(Photo credits: WaterAid India)

THE STORY POST ODF: TACKLING WASTE

By Shoumyakant Joshi/WAI

With almost 90% of the gram panchayats in Chhattisgarh declared as open defecation- free (ODF) in the recent past, the state is experiencing a paradigm shift in rural sanitation. However, to sustain the ODF status, the need to manage the solid and liquid waste is significant. Keeping in view this pressing need, a dynamic women’s group from Patora village of Durg district is leading the change. Here is how.

Patora is a small village, home to over 3000 people, in the interiors of Patan block of Durg in Chhattisgarh. With approximately 600 families residing in the village, the problem of open defecation has been successfully resolved with the active participation of the women’s group in the village as well as the local leaders.

When the village was declared open defecation- free last year, the villagers, especially women welcomed the change with open arms; relieved with the idea of having a toilet at home. Even though the village was now quite clean as compared to its earlier scenario, there was still a desperate need to manage the waste lying across the village premises.

Some of the women who strongly felt about the problem identified the growing need to manage the waste and decided to approach the Sarpanch of the village, Taarni Verma.

Verma, a popular and approachable local leader in the community, had earlier motivated the women to form an association of their own to address certain issues in the village. They took her advice and soon the women of the village were able to identify themselves as change makers. The women’s group conducted meetings from time to time to discuss the pressing needs of the community and the scope of development. Depending on the situation and the need, they would then come up with solutions or reach out to the concerned authorities. They had earlier worked together to support the ongoing efforts to make the village open defecation- free and were thus a strong entity in the village.

As Verma promised to look into the issue of waste management as the next step in the ladder, she also motivated the women to discuss the same during their upcoming meeting with rest of the group members.

Soon, a village meeting was called where a majority of the women participated along with the Sarpanch and her team. Post in-depth discussions they unanimously decided to first conduct village tours and analyse the situation in order to understand the magnitude of improvement that was required.

And soon the process started. They went around the Gram Panchayat and examined each and every nook and corner. From lanes to small clusters of houses and ultimately to the entire ward -- every area was closely inspected. As the waste was also contaminating the water sources of the village such as the ponds and hand pumps, the women meticulously took note of the type of waste that had accumulated at each area.

Post the inspection, another meeting was called with the women as well as men. The villagers were informed about the various types of solid and liquid waste that were identified across the Gram Panchayat. The Sarpanch helped the villagers classify the waste as solid and liquid, and also informed everyone about the high incidence of diseases that they were thus exposed to.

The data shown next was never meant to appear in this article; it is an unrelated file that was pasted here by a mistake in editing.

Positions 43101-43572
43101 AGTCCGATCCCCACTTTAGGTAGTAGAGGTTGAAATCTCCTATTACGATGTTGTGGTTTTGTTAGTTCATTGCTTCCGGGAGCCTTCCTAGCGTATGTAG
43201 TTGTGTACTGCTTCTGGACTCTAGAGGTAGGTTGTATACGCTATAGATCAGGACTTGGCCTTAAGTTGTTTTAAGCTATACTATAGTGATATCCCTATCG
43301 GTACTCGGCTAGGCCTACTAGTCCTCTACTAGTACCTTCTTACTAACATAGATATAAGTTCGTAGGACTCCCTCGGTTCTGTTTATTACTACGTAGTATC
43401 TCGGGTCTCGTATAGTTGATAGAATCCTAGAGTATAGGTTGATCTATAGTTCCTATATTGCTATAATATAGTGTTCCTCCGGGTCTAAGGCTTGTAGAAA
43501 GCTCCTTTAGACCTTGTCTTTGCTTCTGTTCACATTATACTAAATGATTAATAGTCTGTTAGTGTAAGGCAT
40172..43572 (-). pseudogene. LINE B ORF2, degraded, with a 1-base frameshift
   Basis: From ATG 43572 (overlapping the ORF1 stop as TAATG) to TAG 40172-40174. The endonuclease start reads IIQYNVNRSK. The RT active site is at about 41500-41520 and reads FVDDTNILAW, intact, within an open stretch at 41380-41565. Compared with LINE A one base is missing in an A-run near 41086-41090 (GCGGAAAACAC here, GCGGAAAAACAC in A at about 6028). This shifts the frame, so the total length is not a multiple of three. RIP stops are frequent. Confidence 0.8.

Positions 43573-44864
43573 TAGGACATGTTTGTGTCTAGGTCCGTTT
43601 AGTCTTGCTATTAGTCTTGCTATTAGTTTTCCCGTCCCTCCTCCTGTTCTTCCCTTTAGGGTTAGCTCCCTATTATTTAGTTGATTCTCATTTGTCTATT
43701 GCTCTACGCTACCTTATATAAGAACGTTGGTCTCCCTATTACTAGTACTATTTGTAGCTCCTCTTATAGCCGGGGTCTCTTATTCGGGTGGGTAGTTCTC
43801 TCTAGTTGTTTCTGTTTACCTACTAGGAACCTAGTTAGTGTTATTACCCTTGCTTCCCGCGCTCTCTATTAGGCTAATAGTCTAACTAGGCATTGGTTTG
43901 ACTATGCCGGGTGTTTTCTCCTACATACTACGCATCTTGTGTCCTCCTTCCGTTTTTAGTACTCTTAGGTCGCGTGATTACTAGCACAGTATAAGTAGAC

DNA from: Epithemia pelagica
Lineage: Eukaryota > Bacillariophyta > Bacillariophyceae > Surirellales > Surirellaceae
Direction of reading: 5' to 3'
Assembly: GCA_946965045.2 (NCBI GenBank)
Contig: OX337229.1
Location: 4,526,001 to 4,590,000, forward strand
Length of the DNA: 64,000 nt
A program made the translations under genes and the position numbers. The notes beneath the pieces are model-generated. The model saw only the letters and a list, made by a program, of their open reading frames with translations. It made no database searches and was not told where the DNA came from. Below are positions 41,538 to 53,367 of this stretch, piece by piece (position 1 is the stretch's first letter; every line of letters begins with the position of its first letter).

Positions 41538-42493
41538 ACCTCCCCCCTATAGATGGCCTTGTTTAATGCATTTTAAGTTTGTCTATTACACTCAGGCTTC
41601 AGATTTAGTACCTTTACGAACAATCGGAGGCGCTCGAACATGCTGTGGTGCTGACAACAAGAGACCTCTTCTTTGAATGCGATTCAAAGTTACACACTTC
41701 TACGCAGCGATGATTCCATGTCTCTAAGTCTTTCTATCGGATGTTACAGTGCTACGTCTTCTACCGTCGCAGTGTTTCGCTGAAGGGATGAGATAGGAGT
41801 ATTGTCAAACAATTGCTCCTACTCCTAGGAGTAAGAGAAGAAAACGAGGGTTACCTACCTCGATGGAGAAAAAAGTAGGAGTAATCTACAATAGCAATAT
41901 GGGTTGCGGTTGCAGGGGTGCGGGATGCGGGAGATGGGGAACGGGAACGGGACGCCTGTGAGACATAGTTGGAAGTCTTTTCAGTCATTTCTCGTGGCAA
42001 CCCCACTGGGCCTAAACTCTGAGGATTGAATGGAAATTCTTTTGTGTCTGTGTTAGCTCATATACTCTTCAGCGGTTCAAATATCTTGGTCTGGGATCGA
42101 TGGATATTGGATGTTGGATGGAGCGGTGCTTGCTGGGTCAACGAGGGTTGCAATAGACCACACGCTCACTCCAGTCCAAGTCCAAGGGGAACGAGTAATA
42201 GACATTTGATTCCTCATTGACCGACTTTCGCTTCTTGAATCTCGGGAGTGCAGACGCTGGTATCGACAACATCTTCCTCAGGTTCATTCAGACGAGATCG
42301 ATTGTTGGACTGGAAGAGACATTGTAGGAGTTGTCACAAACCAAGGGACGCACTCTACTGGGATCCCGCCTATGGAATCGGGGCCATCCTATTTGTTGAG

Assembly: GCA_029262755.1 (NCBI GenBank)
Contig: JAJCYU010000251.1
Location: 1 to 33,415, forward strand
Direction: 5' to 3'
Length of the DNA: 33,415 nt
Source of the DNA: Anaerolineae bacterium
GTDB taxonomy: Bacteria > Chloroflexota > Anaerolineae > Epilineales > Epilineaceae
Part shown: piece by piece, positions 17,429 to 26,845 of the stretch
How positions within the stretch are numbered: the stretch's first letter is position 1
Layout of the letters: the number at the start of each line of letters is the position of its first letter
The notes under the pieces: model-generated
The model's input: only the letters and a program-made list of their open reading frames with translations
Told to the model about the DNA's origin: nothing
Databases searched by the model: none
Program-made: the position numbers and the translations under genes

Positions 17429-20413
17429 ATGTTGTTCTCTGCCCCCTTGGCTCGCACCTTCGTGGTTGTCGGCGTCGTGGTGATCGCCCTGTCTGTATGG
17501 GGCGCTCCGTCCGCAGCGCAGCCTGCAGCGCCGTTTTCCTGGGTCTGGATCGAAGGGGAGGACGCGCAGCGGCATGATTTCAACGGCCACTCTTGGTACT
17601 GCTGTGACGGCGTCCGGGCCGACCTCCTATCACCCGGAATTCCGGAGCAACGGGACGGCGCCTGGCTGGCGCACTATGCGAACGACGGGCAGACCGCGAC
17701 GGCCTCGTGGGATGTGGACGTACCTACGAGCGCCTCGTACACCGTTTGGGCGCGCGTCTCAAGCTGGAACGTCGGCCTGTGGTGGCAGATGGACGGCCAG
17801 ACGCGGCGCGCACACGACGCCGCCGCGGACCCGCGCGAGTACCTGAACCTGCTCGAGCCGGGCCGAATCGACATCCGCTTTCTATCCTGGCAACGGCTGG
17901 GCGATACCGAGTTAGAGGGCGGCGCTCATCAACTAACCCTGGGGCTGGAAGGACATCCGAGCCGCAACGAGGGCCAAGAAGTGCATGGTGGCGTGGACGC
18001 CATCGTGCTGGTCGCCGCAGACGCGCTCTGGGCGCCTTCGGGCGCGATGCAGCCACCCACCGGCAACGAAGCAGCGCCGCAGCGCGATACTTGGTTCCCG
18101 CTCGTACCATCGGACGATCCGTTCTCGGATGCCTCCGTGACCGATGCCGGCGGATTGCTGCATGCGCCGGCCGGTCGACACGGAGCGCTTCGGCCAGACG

Keeping in view the urgency of the issue, the women decided to organize various activities to understand solid and liquid waste management in depth. They began with holding discussions on the growing problem through the Participatory Rural Appraisal (PRA) technique. PRA is a common approach adopted by the development sector that aims to incorporate the knowledge and opinions of rural people in the planning and management of development projects and programmes.

PARTICIPATORY RURAL APPRAISAL IN PROGRESS TO UNDERSTAND THE GAPS IN THE SYSTEM AS WELL AS THEIR SOLUTIONS (PHOTO CREDITS: WATERAID INDIA)

The PRA helped form a detailed execution plan to manage the waste. The women ensured that the plan was followed keeping in view the following aspects –

a. Marking the village locations that were favourable for accumulating waste, and later treating it.

b. Formation of a Women’s Vigilance Committee who would ensure that every villager follows the set rules of waste disposal and management.

c. A budget based on the needs of the community.

d. A team of sanitation workers to keep the village clean.

e. Collective village cleanliness drive organized from time to time.

f. Execution of community- level awareness campaigns.

g. For better understanding, the women also visited the solid and liquid waste management model park in Chhattisgarh.

h. Water quality testing to ensure that groundwater is fit for use.

THE WOMEN LEARNING ABOUT THE VARIOUS ASPECTS OF SOLID AND LIQUID WASTE MANAGEMENT AT THE MODEL PARK. (PHOTO CREDITS: WATERAID INDIA)

And the results were exceptional.

The gram panchayat became much cleaner. The water and air contamination decreased, leading to lesser illnesses reported among children. The villagers soon became interested in forming biological compost and thus using it on their fields. Soon, the groundwater quality also improved as a result of decreased waste disposal near the ponds and water sources. The villagers also stopped the usage of polythene which further impacted the cleanliness in the village. Moreover, the management of solid and liquid waste also led to more people being employed in forming compost and selling it at a small scale, leading to a growth in the overall income.